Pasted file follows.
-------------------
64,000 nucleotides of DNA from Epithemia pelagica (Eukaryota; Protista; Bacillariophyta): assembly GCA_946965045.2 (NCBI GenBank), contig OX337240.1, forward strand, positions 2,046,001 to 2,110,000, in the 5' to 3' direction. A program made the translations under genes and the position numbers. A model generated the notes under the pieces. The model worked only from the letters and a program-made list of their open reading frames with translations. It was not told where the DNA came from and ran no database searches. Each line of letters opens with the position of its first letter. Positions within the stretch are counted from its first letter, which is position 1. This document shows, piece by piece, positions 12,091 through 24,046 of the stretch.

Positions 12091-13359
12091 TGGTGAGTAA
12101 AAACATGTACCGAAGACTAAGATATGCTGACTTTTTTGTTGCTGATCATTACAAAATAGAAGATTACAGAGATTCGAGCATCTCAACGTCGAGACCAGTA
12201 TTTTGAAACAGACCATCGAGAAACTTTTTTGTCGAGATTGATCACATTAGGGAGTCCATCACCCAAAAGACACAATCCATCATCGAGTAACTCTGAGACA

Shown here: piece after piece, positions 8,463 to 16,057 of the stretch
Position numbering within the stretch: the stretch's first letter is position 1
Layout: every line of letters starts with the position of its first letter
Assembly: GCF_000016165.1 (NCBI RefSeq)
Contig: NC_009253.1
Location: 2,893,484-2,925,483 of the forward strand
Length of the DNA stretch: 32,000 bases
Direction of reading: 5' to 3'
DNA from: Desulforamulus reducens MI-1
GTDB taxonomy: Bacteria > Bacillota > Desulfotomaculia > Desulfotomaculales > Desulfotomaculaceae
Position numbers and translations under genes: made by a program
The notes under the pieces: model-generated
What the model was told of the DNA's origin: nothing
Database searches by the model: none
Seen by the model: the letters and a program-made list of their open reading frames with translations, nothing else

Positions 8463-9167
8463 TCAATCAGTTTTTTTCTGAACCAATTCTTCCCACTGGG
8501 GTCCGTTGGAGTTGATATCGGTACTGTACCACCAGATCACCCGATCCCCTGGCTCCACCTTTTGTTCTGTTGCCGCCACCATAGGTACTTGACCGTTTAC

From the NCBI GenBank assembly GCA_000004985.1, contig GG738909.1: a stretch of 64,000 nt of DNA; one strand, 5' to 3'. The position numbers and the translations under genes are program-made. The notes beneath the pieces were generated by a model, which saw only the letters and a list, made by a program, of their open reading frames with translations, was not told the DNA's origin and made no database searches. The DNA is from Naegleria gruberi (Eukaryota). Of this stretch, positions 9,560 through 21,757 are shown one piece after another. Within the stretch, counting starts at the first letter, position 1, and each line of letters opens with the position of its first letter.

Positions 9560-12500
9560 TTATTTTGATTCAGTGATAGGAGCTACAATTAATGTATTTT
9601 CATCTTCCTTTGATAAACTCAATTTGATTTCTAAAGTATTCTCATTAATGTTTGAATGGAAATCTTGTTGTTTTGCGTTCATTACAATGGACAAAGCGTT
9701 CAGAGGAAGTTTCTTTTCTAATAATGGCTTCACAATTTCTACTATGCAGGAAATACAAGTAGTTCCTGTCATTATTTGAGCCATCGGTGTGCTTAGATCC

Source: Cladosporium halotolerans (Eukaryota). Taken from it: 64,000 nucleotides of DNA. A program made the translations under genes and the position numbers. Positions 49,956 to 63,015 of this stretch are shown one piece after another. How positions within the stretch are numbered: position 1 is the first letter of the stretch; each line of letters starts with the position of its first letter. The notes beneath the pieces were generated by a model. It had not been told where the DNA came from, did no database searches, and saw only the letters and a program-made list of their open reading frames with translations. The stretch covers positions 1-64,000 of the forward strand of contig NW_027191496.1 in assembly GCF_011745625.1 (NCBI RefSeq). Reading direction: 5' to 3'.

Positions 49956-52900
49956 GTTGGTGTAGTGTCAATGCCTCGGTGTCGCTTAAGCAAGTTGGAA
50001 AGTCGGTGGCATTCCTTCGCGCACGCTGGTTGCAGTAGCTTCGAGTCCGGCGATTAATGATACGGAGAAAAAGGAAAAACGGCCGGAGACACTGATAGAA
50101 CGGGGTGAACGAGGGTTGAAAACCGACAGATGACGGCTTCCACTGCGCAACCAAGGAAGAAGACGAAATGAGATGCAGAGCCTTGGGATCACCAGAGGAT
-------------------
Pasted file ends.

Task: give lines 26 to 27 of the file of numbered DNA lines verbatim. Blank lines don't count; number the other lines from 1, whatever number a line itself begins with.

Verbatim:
9560 TTATTTTGATTCAGTGATAGGAGCTACAATTAATGTATTTT
9601 CATCTTCCTTTGATAAACTCAATTTGATTTCTAAAGTATTCTCATTAATGTTTGAATGGAAATCTTGTTGTTTTGCGTTCATTACAATGGACAAAGCGTT